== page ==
I agree with you 100%. The problem is that if you make the rules realistic the characters tend to die rather easily and thus the game ends up not selling that well. As a general rule people don't seem to want too much reality in their fantasy role playing games. Given that Pathfinder survives by selling their games to people willing to shell out money for them then I see no easy solution to this problem. Unless you want to house rule. But then you may find you have a hard time attracting players.


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Ceaser Slaad wrote:
thegreenteagamer wrote:


Well, yeah. It would be problematic to fall off the boat wearing a set of plate...No matter what Pathfinder says, five ranks in swim will NOT compensate for that. You're going DOWN.

(Actually, in PF, 1 rank, 12 strength, and the +3 class bonus negates the -5 penalty to swim from MW full plate...which is ridiculous. Since it's a DC 10 to swim in calm water, and taking 10 is something you can do when there's no pressure...This means a slightly-above-average strength man who is trained in the basics of swimming could tread water around the deep end of a pool with no waves, etc, without really trying that hard while wearing a set of full plate. I call BS.)

I agree with you 100%. The problem is that if you make the rules realistic the characters tend to die rather easily and thus the game ends up not selling that well. As a general rule people don't seem to want too much reality in their fantasy role playing games. Given that Pathfinder survives by selling their games to people willing to shell out money for them then I see no easy solution to this problem. Unless you want to house rule. But then you may find you have a hard time attracting players.

I don't mind a lack of realism in my games. Giant lizards fly four times faster than eagles defying physics on so many levels and breathe fire!

I just don't think it's something a 1st level character with mediocre strength should be able to do. Make it something a mid-level barbarian can pull off, not a fresh-out-of-school rogue.


thegreenteagamer wrote:
Aniuś the Talewise wrote:

please let Loki be a chaotic neutral god in order of the stick, please let Loki be a chaotic neutral god in order of the stick...

(don't spoil this for me by the way)

NOT SPOILING

The answer to that question is VERY EARLY in the series. You can probably get to it in under an hour of reading.

Ah, I must have missed it. I'm at 647.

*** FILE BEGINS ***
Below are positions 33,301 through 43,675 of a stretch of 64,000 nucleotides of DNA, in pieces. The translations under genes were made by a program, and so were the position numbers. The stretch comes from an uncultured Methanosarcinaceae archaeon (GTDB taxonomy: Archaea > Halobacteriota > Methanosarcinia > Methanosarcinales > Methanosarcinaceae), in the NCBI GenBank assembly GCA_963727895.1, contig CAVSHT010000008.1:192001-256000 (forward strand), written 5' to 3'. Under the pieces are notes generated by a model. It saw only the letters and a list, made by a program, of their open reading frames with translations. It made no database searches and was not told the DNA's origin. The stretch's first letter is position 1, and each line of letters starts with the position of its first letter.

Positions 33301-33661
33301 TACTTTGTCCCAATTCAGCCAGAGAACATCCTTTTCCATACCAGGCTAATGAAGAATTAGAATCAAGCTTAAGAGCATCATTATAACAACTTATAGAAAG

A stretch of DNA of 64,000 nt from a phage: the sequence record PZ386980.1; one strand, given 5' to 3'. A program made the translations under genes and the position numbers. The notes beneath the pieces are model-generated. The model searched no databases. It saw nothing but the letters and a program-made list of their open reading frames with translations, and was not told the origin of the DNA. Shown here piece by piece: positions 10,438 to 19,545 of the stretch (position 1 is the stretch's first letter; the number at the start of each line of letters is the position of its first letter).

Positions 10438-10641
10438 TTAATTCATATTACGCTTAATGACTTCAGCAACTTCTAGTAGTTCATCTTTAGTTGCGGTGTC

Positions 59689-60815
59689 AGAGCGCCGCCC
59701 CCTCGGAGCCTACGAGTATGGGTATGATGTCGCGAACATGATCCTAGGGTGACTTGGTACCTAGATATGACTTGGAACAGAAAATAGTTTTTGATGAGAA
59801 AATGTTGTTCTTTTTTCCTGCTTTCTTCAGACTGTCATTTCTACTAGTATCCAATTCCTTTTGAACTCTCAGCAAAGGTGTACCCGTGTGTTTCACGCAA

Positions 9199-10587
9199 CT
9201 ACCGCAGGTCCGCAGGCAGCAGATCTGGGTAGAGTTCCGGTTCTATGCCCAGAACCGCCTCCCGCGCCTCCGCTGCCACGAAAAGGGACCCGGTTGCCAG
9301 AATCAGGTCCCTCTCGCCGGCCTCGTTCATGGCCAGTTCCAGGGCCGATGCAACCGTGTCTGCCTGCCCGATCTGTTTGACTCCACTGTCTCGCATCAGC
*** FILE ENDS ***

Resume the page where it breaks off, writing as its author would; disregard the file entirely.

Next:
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What is Order of the Stick?


Yeah, I don't expect realism in games either. What I do expect is believability.

On the other hand, it would be fun (my definition of "fun" may have been shaped by Dwarf Fortress) to have a pathfinder campaign houseruled into brutal realism, assuming players agree to it.

I have always wanted to be that mean GM.


captain yesterday wrote:
What is Order of the Stick?

Great comic with a great story

Set in a world that operates on 3.5 mechanics. But I emphasize the story. It's really good.

(Honestly if I had known it had a great story I would have gotten into it years ago)


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Ala remarkably funny, and probably second to Penny Arcade for webcomic with the most traffic on the net. Genuinely suprised you never heard of it. The author, Rich Burlew, came in second place for the contest that the guy who invented Eberron won. It was in Dragon Magazine as well.


Pathfinder Adventure Path, Rulebook, Starfinder Adventure Path, Starfinder Roleplaying Game, Starfinder Society Subscriber

I've never looked thru either Dungeon or Dragon magazine :-)


captain yesterday wrote:
I've never looked thru either Dungeon or Dragon magazine :-)

Neither have I!


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Yeah but I'm almost twenty years older than you, for you it's expected, even if you had us old farts would dismiss it because "you weren't there man!" For me it's a reason for people to throw dinner rolls at me, I get what I deserve :-)

Silver Crusade

I feel young. I mean, I AM young, but still.